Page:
Spring Forward is Here. Again.

Parents are already contacting me in a panic about the upcoming time change on March 8th.

My job is to reassure them, and in fact I find springing forward is easier than falling back for two reasons: 1. Kids are waking up an hour later for this time change instead of an hour earlier in the Fall, and 2. it provides an option to just shift bedtime an hour later and enjoy more time in the evening with your child.

However, there are challenges with any time change. The clocks may simply "spring forward" in a few days, but your child's "body clock" will not. The biological rhythm of hormone release that determines when we feel sleepy and when we feel alert during our day syncs with our daily schedule and responds much slower to changes. It's as if the entire country has an hour of jet-lag. Additionally, we lose an hour of sleep at the onset of Daylight Saving time - which can lead to serious sleep debt to already over-tired adults and kids.

Many adults and teens are going to struggle, especially if they have a long commute or work long hours, they will feel that missing hour for a week or so. My advice for adults is to stock up on sleep in the week before the change so that losing an hour of sleep Sunday won’t affect you as dramatically. Then on Sunday, listen to your body and go to sleep when you’re tired.

Children vary at different ages, but generally speaking If you have a resilient sleeper, it may be fine on Sunday night to start the bedtime routine and get to bed when the clock says it's time (which will feel like an hour earlier to our kiddos). However, most children will transition easier if you "split the difference" for a few days - especially sensitive kids who need support around transitions.

Here are my three suggestions for a smooth 'Spring Forward':

1. Allow for a later bedtime

On Sunday you will want to extend naps and bedtime 30 minutes later. If "lights out" is normally 7pm, it can be 7:30 for several days (which really feels like 6:30pm to your child's body clock, right?). This allows the body clock to slowly adjust to this new time and in 5-7 days you can to shift back down to 7pm bedtime and it will feel like the new normal.

2. Consistent Expectations

Be patient and stay consistent with your normal expectations for bedtime and sleep. It may take children longer to get to sleep in the first few nights, but beware of the stalling tactics and protest. Acknowledge their challenges while you stick to your boundaries around sleep.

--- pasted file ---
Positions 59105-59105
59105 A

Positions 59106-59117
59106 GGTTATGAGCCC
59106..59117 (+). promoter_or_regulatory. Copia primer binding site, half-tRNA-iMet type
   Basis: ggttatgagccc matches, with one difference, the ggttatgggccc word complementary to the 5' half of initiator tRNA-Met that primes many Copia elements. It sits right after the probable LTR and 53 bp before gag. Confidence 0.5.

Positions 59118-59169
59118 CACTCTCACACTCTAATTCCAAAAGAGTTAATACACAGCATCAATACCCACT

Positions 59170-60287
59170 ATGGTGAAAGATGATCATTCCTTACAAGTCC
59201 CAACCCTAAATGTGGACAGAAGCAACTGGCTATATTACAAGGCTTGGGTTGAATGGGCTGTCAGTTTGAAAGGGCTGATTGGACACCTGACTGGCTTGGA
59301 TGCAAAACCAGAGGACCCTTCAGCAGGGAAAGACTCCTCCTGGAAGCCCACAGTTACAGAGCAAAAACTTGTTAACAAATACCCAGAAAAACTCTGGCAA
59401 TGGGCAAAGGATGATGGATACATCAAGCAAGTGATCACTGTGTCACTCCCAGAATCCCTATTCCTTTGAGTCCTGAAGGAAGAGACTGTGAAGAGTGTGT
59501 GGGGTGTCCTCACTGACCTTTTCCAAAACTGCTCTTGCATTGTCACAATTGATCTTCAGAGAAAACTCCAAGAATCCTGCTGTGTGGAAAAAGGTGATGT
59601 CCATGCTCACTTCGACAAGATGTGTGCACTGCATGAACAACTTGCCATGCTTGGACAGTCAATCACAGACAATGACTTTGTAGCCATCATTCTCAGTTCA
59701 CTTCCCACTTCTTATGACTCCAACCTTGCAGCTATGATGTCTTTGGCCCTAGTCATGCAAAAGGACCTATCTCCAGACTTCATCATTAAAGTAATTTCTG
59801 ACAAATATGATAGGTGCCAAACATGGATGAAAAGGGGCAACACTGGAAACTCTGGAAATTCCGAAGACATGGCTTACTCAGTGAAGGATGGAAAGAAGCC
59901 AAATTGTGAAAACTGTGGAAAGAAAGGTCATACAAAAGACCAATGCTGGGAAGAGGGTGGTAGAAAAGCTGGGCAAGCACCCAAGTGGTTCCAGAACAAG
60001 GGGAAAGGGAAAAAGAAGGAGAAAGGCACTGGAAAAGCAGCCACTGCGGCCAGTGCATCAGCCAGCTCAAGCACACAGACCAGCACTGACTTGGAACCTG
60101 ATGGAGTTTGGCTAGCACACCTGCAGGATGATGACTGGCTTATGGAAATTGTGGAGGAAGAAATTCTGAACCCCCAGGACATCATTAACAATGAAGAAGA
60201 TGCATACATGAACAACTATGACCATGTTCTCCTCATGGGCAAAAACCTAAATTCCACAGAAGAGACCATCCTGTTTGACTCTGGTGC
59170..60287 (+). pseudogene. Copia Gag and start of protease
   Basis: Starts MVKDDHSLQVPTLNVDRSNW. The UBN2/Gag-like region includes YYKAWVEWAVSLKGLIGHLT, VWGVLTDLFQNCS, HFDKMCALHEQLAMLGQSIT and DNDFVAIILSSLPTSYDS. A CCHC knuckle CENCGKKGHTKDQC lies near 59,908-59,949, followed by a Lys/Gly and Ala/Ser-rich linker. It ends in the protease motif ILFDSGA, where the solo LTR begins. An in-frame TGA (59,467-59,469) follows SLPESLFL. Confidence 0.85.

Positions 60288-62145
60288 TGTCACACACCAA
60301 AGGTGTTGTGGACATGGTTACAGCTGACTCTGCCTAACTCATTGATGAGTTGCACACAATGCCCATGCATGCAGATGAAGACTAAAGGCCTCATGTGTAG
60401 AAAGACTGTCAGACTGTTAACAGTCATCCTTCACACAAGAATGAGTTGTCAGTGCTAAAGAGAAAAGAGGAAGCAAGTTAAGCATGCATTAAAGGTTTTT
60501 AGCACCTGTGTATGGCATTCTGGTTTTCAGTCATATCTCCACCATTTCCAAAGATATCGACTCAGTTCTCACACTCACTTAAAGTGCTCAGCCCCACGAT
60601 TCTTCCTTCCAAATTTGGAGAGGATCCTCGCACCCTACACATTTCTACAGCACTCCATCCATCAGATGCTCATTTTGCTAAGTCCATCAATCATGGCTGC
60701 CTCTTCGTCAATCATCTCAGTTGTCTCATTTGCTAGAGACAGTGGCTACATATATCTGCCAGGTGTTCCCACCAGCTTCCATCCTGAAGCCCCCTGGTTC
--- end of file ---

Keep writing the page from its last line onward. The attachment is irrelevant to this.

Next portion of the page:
Mornings take much longer to adjust to, so your child may wake up at their usual time for several weeks. If they normally wake at 6:30am, the clock will now say 7:30 for the first week or two, then it will creep back down as bedtime returns to normal time.

Deep Breath: this WILL shift after several weeks. You won't be dragging your grumpy kids out of bed forever!

3. Dark Rooms = Better Sleep

Darken your child's room now. Complete darkness cues melatonin production - this is a good thing!! Putting light blocking curtains up in the next few days will encourage your child to sleep later in the bright mornings after the time change. Plus, you can get a head start on Summer's attempt to disrupt sleep with long evening light as well. If only we had a dollar for every time we heard "But it's not even dark yet!!" when we mentioned bath time...

Optional: Take Another Route

Avoid the adjustment altogether and just spring bedtime forward too. Look at your morning schedule and ask yourself if it's possible for your child to sleep in an hour later. It might just work for you to keep your child's body clock on track and simply change bedtime. Meaning that kids who normally go to bed at 7pm will now go to bed at 8pm and feel like nothing has changed. This also means that if they normally wake at 7, they will be waking at 8am. This is a great route for those of you with early risers!

If the spring forward causes problems for you that last longer than 3-5 days, don't risk accumulating sleep debt - reach out so that we can problem solve! kpettersonsleep@gmail.com

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Kristine Petterson 

Sleep & Mindful Parenting Specialist 

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